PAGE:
We read about the “dark side” of digital identity platforms, as if it was “side” effects produced by their design and implementation. But the “dark side” narrative appears flawed, in the light of design injustices that are deeply inscribed into digital ID architectures. In this light it seems appropriate to talk about a “dark matter” of digital ID, rather than just a “side” with incidental effects.
The terminology of “unintended consequences” is widely used with reference to the overarching research stream on digital platforms for development. Acronymised as DP4D, and widely popularised across Information Systems and cognate literatures, the DP4D orthodoxy rests on a much wider logic than that of specific, database-centred digital identity platforms. Illustrated in a recent Special Issue of the Information Systems Journal, the platforms-for-development orthodoxy is articulated across transaction platforms, used to connect the demand and supply for a given product or service, and innovation platforms, used to build a set of complements on a common core. Qualitatively different in nature, transaction and innovation platforms share the generative features that, argues the orthodoxy centred on them, allows customising content to meet the needs of recipients across contexts, including sites of marginalisation where basic needs are unmet.
Openly spelling out that orthodoxy, the Special Issue in point at the same time problematises it. It does not need a focus on digital ID – and on the systemic injustices narrated through this blog’s pages – to note the shortcomings of a platforms-for-development view, especially where existing oppressive logics are inscribed in the design of the platforms. As a core example, digital labour platforms hold the promise of generating new jobs in historically jobless contexts, creating income opportunities and windows of hope for deprived individuals. But at the same time, research on such platforms points to the subalternity inscribed in their technology, which subjects workers to inhuman rating systems and pushes logics of right deprivation that the platform, by design, enforces. The vast body of work on digital labour platforms casts a long shadow on platforms-for-development, a shadow reflected by worker’s narrations of dehumanising experiences lived on a daily basis.
Research on digital identity reflects the same orthodoxy. After all, digital identity platforms present all features of innovation platforms: they have a core constituted by a database storing demographic and, increasingly,biometric data; they rely on boundary resources which enable the construction of complements on the same core, and in virtue of that, they are seen as generative artefacts thatcan fit the needs of particular peoples and countries. But it is the same orthodoxy that crumbles through these pages: we already saw how legal injustice is inflicted on digital ID users, subordinating rights as essential as food, shelter and protection to a well-functioning nexus of authentication and authorisation. We have also seen, however, how legal injustice – and the exclusions stemming from it – is not an unintended consequence of the system, but an integral part of its design. As noted in our work on the politics of anti-poverty artefacts, biometrics are incorporated in them with the precise logic of combating forgery at the expense of the exclusion errors generated by the authentication-authorisation nexus.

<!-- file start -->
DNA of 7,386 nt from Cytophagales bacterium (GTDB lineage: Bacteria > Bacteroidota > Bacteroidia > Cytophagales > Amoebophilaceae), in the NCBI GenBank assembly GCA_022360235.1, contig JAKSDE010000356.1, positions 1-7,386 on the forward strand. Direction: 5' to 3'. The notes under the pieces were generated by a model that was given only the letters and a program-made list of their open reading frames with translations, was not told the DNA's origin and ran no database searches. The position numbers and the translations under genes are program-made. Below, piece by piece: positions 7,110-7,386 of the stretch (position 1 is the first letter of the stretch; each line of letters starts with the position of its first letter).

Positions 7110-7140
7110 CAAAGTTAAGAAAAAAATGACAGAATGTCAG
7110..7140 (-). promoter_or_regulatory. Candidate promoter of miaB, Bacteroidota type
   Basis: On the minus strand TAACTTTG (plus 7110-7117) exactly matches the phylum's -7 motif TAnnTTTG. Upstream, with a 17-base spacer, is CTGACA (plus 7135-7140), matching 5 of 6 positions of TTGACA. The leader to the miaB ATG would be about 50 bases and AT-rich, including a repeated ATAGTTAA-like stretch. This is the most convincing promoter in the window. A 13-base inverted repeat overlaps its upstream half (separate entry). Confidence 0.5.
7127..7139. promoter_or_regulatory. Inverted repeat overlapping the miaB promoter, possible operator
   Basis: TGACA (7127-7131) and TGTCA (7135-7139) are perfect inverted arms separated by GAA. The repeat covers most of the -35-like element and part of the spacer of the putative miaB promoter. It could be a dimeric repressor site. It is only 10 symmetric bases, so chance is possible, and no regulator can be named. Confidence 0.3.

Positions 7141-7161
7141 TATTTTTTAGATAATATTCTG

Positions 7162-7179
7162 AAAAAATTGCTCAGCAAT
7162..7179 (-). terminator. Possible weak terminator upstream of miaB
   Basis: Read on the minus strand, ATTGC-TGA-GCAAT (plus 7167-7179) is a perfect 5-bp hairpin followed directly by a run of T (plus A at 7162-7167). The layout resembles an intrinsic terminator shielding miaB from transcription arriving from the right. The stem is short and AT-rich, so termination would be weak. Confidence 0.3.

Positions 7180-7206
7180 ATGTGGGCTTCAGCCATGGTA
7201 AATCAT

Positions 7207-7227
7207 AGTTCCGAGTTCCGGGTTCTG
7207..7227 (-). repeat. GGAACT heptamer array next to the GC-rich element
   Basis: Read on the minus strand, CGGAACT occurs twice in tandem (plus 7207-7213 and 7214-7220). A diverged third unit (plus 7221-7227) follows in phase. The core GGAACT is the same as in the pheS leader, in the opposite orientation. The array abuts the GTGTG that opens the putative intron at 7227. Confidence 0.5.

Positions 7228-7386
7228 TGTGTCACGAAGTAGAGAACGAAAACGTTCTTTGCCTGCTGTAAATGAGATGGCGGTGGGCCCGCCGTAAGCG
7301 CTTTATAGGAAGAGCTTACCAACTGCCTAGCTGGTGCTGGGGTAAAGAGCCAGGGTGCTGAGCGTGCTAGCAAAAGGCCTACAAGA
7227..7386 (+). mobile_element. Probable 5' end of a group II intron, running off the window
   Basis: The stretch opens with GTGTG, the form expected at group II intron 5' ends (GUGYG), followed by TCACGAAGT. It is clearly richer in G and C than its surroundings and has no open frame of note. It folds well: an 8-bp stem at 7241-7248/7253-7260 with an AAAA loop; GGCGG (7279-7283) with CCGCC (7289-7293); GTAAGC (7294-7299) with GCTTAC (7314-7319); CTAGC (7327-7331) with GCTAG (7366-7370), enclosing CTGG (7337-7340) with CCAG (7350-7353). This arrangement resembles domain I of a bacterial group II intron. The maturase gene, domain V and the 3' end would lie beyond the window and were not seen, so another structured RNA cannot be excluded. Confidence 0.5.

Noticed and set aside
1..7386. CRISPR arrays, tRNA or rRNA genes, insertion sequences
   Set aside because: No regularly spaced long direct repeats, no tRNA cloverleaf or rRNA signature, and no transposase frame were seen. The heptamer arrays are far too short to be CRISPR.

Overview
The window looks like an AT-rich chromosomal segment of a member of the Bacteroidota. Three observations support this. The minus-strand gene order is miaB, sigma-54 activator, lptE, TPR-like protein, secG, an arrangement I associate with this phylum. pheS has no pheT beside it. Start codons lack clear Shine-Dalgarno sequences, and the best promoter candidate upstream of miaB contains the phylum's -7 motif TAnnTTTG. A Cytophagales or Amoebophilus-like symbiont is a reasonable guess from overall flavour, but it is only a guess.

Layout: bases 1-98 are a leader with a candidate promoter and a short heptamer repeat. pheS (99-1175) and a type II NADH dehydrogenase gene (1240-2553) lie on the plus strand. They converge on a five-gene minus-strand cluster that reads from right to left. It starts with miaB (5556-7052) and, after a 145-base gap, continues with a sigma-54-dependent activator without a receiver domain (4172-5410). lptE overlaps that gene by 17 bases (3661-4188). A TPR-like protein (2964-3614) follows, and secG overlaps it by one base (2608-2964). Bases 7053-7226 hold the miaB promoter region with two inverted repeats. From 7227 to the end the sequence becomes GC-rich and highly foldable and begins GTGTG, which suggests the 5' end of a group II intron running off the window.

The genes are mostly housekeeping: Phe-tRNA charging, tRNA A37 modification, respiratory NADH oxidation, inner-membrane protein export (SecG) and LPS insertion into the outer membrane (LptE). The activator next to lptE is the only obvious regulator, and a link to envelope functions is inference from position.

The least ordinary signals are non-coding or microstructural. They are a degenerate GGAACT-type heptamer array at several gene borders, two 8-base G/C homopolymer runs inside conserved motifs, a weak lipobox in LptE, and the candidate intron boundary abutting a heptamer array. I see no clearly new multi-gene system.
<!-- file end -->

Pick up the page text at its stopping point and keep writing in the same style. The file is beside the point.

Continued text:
Cash-based transactions within biometrisation. Bengaluru, April 2019
It is crucial to see legal injustice, and the way it turns into design injustice through the making of artefacts that incorporate it, as embedded in the features of digital ID systems that subordinate authorisation to successful authentication. In turn, successful authentication of users is predicated onto registration, the first step that allows the registration of user credentials into a central identity database. The point is, for as long as centralised ID systems remain predicated on the conditionality of authorisation to access food, shelter, vital rights associated to citizenship, to authentication processes whose completion is unsure (and in some cases, intrinsically fragile), the logic seeing exclusion errors as the “less evil” as compared to wrongful inclusions will be designed in the artefact itself. And that is not a “side”, inasmuch as platform-for-development literature has to say. It is the matter of the system, which resides in technology design itself.
My doubts on the “dark side” have several ramifications. What I especially hope that my field, Information Systems, treasures of this narrative is the problematisation of a term that has become all too common, all too used, all central to research that wants to illuminate the “unintended consequences” of technologies designed for good. And if none of this was unintended – if, as it is for digital identity platforms, the “side” was effectively designed into the inner “matter” of technology? It is too dangerous, and beyond naïve to imagine that te “side” may be a technical problem solved through fixing some glitches. Research on hunger deaths associated to biometric identification illustrates the dramatic consequences of such a narrative, and the irresponsibility of promoting naïve argumentations around it.
It is a dark matter that we must investigate, not an incidental side. Research on platforms-for-development, whatever angle it takes, cannot and should not bypass this point.
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